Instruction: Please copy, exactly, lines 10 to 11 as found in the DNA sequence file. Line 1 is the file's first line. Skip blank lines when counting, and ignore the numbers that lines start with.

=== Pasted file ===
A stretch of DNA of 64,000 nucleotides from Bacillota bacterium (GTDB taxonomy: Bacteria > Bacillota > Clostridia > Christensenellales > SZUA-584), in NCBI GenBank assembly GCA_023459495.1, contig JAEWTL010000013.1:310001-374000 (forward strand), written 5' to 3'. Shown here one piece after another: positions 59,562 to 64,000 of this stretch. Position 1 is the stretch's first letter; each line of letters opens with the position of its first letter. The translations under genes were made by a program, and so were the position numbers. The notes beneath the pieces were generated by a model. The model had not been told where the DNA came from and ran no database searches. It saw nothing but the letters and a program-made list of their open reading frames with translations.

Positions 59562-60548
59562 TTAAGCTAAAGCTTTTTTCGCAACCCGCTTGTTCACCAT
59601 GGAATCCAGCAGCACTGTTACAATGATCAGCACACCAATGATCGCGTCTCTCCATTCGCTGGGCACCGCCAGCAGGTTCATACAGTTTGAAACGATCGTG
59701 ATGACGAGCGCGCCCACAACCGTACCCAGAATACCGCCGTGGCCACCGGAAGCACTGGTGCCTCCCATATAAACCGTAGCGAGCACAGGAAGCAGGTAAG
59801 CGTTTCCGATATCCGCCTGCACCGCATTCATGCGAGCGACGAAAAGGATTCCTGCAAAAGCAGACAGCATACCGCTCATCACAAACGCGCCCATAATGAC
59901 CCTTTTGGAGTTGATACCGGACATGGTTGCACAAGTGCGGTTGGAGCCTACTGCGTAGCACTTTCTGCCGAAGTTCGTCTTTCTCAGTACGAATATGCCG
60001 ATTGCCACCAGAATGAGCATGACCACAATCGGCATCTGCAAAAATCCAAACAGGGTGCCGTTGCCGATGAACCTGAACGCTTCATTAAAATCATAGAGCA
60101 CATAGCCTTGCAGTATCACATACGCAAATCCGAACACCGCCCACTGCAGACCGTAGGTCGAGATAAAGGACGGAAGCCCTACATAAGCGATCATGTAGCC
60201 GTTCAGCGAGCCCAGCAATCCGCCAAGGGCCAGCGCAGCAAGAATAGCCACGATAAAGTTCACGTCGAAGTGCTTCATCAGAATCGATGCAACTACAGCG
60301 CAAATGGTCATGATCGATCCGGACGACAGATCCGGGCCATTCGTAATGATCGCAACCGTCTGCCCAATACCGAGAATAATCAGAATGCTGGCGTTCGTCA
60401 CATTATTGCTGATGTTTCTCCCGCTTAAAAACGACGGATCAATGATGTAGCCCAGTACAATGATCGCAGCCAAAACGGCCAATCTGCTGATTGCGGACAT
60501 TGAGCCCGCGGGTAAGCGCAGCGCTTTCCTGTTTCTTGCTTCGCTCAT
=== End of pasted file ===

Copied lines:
60201 GTTCAGCGAGCCCAGCAATCCGCCAAGGGCCAGCGCAGCAAGAATAGCCACGATAAAGTTCACGTCGAAGTGCTTCATCAGAATCGATGCAACTACAGCG
60301 CAAATGGTCATGATCGATCCGGACGACAGATCCGGGCCATTCGTAATGATCGCAACCGTCTGCCCAATACCGAGAATAATCAGAATGCTGGCGTTCGTCA